BOSTON — If nothing else, Peter Chiarelli deserves some credit for honesty.

 

The Bruins general manager could have hidden behind the vague "future considerations" listed in the release announcing the trade of veteran forward Marco Sturm to the Los Angeles Kings on Saturday. Instead, Chiarelli didn't try to hide the fact that Boston will not be getting any tangible assets back for Sturm.

 

No players. No prospects. No draft picks. In a word, "Nothing," which is exactly the word Chiarelli used to describe the return he netted for the guy who led the Bruins in goals last season.

 

"It helps us with our cap situation and as far as what we got in return, it was classified as 'future considerations,' but really it's nothing," said Chiarelli. "Part of that speaks to the trading him now, versus trading him later on in the year, which we could have done also. But in fairness to Marco it'd be good to allow him to begin his journey, so to speak, at a place that is a good landing spot for him. [Kings GM] Dean Lombardi drafted him [in San Jose] and knows him quite well. They were looking for a player like that."

 

And the Bruins were looking for a way to fix their cap situation without disrupting the chemistry of the lineup that was off to a 16-8-3 start heading into Saturday's showdown with the Flyers at the Garden.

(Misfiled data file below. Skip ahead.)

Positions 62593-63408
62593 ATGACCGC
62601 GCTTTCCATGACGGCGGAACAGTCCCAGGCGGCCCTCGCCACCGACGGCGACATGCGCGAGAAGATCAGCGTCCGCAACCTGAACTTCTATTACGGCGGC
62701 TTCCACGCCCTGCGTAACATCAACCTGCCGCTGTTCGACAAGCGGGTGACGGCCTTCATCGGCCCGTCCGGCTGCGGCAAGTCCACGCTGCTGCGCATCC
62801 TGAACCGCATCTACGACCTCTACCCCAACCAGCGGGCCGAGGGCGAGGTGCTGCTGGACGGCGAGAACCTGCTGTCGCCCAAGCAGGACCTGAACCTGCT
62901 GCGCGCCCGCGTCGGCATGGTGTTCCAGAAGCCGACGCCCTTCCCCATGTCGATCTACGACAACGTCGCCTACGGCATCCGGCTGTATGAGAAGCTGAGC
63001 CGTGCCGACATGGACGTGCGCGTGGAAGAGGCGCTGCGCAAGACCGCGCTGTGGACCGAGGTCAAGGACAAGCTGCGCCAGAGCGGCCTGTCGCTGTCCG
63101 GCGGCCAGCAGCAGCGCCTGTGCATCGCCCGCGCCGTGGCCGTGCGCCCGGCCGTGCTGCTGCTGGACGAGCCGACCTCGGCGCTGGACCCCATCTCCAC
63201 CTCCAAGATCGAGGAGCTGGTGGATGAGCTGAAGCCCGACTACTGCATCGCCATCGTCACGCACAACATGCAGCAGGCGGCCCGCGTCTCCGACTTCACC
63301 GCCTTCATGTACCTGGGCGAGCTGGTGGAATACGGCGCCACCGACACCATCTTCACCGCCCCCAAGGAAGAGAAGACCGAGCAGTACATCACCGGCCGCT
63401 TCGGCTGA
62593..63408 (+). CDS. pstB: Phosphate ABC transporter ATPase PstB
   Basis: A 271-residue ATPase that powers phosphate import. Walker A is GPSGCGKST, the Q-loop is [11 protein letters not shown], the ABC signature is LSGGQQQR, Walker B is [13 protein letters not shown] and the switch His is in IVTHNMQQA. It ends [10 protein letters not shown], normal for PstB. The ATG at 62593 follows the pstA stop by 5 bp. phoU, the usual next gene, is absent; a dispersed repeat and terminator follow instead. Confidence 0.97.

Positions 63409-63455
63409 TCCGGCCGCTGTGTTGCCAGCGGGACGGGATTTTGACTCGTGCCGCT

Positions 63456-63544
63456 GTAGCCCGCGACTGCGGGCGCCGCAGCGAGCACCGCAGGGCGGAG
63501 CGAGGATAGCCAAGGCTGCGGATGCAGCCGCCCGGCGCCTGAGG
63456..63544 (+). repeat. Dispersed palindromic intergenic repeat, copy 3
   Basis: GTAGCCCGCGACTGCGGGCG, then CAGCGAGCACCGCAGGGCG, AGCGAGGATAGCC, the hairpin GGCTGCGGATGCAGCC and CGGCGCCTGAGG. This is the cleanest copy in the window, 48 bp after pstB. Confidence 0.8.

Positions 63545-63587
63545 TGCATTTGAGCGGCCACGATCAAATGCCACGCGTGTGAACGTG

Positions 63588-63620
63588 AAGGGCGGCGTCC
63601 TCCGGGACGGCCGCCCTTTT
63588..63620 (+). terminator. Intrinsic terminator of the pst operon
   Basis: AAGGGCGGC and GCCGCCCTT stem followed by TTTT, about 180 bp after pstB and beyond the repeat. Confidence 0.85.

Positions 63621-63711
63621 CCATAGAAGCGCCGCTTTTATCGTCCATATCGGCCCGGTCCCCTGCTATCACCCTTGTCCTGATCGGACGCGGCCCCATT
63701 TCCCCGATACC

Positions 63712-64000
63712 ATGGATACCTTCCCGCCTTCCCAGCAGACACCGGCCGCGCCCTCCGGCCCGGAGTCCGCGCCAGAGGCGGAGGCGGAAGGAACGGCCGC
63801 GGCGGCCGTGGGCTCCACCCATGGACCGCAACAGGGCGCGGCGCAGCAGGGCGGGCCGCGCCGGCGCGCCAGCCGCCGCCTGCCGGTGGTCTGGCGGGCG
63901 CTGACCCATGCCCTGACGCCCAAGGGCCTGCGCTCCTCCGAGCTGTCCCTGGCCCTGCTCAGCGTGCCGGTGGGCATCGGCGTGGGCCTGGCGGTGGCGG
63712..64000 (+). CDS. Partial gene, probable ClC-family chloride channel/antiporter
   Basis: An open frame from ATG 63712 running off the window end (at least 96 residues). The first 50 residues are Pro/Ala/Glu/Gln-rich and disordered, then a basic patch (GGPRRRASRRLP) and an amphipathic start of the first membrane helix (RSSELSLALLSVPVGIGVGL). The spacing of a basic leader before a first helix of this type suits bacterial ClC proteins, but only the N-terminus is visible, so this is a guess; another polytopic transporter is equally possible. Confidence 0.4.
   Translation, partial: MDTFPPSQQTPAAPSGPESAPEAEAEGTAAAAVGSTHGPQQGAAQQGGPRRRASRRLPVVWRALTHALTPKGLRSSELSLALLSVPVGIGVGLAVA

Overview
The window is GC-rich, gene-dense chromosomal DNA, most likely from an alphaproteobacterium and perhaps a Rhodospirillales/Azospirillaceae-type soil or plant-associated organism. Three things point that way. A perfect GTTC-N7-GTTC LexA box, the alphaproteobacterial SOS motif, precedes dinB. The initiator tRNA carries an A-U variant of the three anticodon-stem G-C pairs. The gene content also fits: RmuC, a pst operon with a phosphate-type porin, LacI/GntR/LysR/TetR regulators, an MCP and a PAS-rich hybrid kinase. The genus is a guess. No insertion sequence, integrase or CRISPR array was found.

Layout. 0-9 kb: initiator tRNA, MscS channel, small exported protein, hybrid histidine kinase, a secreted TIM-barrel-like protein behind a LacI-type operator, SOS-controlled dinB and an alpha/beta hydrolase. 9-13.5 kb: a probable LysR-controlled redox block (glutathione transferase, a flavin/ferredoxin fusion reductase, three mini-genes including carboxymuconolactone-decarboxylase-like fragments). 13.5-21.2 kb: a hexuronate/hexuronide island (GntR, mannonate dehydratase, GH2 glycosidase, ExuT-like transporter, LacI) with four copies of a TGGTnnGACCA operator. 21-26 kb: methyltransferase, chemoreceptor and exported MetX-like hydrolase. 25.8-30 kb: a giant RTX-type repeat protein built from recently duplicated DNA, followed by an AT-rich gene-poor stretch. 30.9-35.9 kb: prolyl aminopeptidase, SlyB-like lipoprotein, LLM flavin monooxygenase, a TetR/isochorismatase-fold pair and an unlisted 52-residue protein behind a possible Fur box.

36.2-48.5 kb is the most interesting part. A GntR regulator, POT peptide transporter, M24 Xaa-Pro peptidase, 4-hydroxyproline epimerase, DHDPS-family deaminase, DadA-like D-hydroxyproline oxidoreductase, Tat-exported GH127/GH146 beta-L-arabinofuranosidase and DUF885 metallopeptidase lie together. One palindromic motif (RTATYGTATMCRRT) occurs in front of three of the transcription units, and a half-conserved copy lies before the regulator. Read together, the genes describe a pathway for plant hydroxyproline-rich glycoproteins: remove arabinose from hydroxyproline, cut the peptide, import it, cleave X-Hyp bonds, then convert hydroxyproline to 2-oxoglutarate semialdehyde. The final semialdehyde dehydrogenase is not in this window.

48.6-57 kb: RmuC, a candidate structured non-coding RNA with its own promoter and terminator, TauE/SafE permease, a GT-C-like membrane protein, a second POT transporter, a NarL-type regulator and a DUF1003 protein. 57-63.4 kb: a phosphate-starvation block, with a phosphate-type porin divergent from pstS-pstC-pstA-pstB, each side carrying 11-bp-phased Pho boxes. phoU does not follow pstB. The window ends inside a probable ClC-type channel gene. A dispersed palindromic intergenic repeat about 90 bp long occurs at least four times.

"Any time you trade a guy like Marco, you know him, he's a really good person," said Chiarelli. "He's a great guy. So that's going to have some impact at some point. That's why I've been trying to be as transparent as possible with you. I know you guys probably chuckle at that, but it's because I want to make sure the message gets to the team too."

 

Chiarelli also stated that he won't be making any other moves for the time being, saying that he would "take a step back now for a little bit." That's largely because with the trade, the Bruins are now out of any danger of going over the cap. According to capgeek.com, which Chiarelli jokingly suggested reporters check when asked about the club's exact cap figure, the team is now $288,793 under the cap with the Sturm trade and the deal sending Matt Hunwick to Colorado earlier this month.

 

"We've cleaned out our cap situation pretty nicely," said Chiarelli, "so I'm comfortable where we are right now."

 

That doesn't mean Chiarelli was exactly thrilled to have to give away a player like Sturm for nothing but cap relief.

 

"I mean he's a good player," said Chiarelli. "He's a real good player. There's obviously been a lot of speculation on what move we were going to do and what player. Again, [it's] a difficult thing that we had to do, but it's part of the reality of the salary cap and it's completed now."

 

Sturm still has to pass a final physical with Los Angeles, but Chiarelli doesn't expect any problems to arise from that. Sturm has not played yet this season after undergoing offseason knee surgery, but Chiarelli stated that Sturm is now only 5-7 days away from being ready to play.

 

But Sturm will now make that return 3,000 miles away in a Kings uniform.